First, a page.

Good deployment success with ALN filters, intermediate single-centre US experience finds


The ALN inferior vena cava filter has been available in the European market for over a decade. Following US FDA approval a few centres in the USA have gained extensive experience with this filter. A retrospective study reporting intermediate-term experience from the University of Texas Medical was presented at CIRSE 2014 (12–17 September, Glasgow, UK).

“In our experience, ALN filters have demonstrated good deployment success and a relative ease of retrieval even up to 24 months. The safety profile so far appears acceptable. Longer follow-up and multicentre data for a larger pool of patients are required to validate our current experience,” Rodrick C Zvavanjanja, Diagnostic and Interventional Imaging, University of Texas Medical School at Houston, USA told delegates.

The study, carried out from August 2010 to January 2014 and assessed the deployment, safety, and retrievability of the filter. The researchers evaluated the data obtained from electronic medical records and the picture archiving and communication systems for filter safety, deployment success, and tilt angle. The data on filter retrieval was assessed for dwelling time, tilt angle, fluoroscopy time, and associated complications. The results were also presented at the Society of Interventional Radiology’s annual scientific meeting in March.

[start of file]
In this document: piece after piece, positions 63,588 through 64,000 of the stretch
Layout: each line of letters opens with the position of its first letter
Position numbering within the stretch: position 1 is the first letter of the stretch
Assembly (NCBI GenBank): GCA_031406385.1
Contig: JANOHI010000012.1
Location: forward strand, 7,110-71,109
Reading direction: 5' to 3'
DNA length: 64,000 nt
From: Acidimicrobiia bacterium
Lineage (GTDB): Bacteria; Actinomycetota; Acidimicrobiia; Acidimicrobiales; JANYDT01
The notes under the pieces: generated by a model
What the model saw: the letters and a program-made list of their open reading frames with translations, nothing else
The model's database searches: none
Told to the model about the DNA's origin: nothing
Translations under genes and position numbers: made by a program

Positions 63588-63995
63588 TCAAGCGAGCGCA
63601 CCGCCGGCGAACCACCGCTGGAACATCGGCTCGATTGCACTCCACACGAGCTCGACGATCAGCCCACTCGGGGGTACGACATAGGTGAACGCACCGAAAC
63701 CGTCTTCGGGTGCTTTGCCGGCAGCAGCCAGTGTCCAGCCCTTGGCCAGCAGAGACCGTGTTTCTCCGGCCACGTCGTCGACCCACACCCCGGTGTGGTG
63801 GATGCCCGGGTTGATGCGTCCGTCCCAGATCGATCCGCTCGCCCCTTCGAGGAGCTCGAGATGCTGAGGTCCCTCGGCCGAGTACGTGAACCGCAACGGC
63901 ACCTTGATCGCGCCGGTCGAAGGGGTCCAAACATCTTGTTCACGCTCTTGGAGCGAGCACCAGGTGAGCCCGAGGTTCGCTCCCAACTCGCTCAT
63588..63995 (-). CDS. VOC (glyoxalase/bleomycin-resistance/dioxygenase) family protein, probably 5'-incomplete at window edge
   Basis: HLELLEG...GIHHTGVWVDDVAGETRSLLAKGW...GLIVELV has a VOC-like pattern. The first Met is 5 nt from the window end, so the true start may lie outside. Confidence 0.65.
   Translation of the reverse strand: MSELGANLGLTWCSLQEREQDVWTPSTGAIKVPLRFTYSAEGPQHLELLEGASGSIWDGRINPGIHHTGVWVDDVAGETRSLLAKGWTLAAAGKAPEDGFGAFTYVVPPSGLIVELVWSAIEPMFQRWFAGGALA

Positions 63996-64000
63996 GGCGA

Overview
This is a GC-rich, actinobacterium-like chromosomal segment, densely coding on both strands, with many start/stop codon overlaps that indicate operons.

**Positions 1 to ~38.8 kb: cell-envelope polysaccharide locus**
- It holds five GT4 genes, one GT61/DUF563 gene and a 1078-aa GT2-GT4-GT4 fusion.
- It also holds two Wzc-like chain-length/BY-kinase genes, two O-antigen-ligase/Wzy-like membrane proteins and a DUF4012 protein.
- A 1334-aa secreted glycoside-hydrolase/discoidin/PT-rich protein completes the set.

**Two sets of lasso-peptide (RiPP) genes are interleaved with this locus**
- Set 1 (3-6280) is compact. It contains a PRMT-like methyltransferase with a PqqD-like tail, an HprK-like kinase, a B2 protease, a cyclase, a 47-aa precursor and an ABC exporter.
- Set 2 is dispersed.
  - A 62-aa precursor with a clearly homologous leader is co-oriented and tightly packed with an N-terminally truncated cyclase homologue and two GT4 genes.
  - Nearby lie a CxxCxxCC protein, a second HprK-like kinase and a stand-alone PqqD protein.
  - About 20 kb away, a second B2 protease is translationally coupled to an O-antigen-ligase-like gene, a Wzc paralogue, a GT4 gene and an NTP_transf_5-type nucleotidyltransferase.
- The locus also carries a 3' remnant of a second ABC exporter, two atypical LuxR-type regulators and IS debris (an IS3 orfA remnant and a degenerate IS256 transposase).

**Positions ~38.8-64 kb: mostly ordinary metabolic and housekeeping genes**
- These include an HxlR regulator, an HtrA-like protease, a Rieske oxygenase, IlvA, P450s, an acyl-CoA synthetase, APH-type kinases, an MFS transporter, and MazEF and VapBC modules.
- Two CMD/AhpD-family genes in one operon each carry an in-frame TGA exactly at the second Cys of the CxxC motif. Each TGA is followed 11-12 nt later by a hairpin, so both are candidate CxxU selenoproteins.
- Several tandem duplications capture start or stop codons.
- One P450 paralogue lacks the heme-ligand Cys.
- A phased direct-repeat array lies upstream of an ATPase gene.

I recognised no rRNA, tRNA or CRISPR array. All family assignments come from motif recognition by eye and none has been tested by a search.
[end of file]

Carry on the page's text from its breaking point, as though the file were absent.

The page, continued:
Zvavanjanja presented that 170 ALN filters were placed in 170 patients (10 using intravascular ultrasound and 160 fluoroscopically). A majority (120/170 patients) were deployed via the femoral access and the remainder using the jugular approach.

There was 100% deployment success. The median tilt angle at the time of placement was 11.6 degrees (range 0–27 degrees). Eighteen (10.6%) retrieval attempts were made with 100% success. The mean time between placement and retrieval was 7.7 months (range 1–24 months). During retrieval, median filter tilt angle was 10.5 degrees (range 2.5–27 degrees) and median fluoroscopy time was 5.9 minutes (range 1.4–20.6 minutes). Only one filter demonstrated significant penetration (into the duodenum), incidentally diagnosed on CT and this was retrieved uneventfully, Zvavanjanja noted. Among the retrieved filters, there was no evidence of filter fractures.